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The Difference between Private Prisons Vs. Public Prisons

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Did you know that America hosts the highest prison population globally, with approximately two million people incarcerated in 2016? While the US prison system is complex, it combines private and public correctional facilities. If your loved one is imprisoned, and you find their details in the lookup inmate portal, you may wonder whether the facility is private or public. Read on to learn the difference between private and public prisons -ownership, transparency, types of inmates held, security level, cost, and concerns.

Pros and Cons of Private Prisons


  • They offer employment opportunities for communities
  • Privatizing prisons goes a long way to lower overpopulation, making prisons safer for offenders and employees
  • Offer innovative programs like drug treatment to decrease reimprisonment rates.
  • Contribute to the economy through taxes


  • They are costly since the most expensive inmates are left in public prisons
  • They profit from incarceration, thus raising ethical issues.

Pros and Cons of Public Prisons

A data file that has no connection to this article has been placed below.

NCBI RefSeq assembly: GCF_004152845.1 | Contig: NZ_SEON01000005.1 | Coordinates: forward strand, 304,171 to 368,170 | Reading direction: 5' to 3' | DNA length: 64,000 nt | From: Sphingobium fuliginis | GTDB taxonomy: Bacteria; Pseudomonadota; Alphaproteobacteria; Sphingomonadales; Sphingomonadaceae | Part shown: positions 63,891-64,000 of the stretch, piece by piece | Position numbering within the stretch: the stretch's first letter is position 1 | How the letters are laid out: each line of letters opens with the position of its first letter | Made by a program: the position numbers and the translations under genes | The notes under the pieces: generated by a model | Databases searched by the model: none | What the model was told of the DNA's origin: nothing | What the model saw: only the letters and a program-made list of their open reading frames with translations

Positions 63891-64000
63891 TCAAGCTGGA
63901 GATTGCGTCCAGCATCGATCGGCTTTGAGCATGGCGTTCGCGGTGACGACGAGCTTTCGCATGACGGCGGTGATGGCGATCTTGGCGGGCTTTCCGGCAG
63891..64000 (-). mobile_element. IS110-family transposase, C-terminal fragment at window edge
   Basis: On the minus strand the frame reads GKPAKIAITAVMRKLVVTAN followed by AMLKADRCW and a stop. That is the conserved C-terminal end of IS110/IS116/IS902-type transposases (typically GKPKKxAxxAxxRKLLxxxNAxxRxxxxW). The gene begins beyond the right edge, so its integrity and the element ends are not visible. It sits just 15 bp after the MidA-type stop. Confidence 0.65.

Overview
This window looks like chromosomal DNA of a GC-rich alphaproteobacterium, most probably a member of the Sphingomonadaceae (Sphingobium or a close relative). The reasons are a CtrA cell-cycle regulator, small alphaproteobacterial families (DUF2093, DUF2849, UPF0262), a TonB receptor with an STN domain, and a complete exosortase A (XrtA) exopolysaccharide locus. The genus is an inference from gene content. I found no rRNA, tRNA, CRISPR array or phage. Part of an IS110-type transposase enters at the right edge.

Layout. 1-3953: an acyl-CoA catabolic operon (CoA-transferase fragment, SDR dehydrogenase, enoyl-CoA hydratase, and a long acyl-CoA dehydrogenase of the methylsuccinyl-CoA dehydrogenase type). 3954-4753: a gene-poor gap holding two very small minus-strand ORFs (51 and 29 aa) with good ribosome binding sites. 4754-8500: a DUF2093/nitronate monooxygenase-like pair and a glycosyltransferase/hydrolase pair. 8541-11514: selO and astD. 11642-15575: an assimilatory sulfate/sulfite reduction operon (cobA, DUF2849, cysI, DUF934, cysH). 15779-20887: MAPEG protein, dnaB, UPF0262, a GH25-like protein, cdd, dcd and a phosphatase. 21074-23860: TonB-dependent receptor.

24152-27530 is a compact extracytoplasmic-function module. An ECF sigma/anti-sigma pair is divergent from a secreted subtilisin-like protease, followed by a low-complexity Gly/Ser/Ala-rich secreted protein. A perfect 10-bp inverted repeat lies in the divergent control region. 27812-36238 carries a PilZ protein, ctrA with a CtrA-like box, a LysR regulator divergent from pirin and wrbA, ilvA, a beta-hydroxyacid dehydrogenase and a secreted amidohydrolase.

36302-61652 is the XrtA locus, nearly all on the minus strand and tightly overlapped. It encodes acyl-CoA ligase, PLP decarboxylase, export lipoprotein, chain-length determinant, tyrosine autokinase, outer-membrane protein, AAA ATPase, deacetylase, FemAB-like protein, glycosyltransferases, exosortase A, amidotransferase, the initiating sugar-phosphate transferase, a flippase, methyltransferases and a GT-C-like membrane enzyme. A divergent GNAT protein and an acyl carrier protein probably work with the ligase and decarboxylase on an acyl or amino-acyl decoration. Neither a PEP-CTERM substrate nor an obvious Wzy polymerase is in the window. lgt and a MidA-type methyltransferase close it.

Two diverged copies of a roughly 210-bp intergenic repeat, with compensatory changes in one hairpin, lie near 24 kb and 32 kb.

• Allow the government to fulfill its constitutional mandate of imprisoning felons
  • Facilitate the rehabilitation and reformation of offenders
  • Exhibit greater accountability in operations and finances


  • Expensive to operate
  • Evoke issues of poor prison conditions like overcrowding and violence

Differences Between Private and Public Prisons

Ownership and Operation

The local, state and federal governments run public prisons and use tax dollars to cater to their expenditure. However, it may outsource some of the prison’s functions to third parties to increase efficiency and reduce costs. For instance, the government may outsource food services and maintenance. The government retains control of the prisoners, their terms, and any early releases.

On the other hand, private enterprises operate private prisons and absorb their responsibilities and running costs. Like any other business, these private companies make a profit when running the prison. They also generate revenue by having the prisoners make products that are later sold to the public. However, private prisons are not independent of the government; the government provides the prisoners and caters to the offenders’ daily expenses.

Type of Inmate Housed

Private prisons only hold 8% of the US prison population, culminating in around 116,000 people. Since these institutions have their standards, they have the freedom to choose the type of offender they house. Private prisons opt for non-violent offenders and forgo violent ones, as well as those with mental health issues and medical conditions, as they are costlier to hold. Also, they prefer prisoners with longer sentences because they are more economical.

Security Level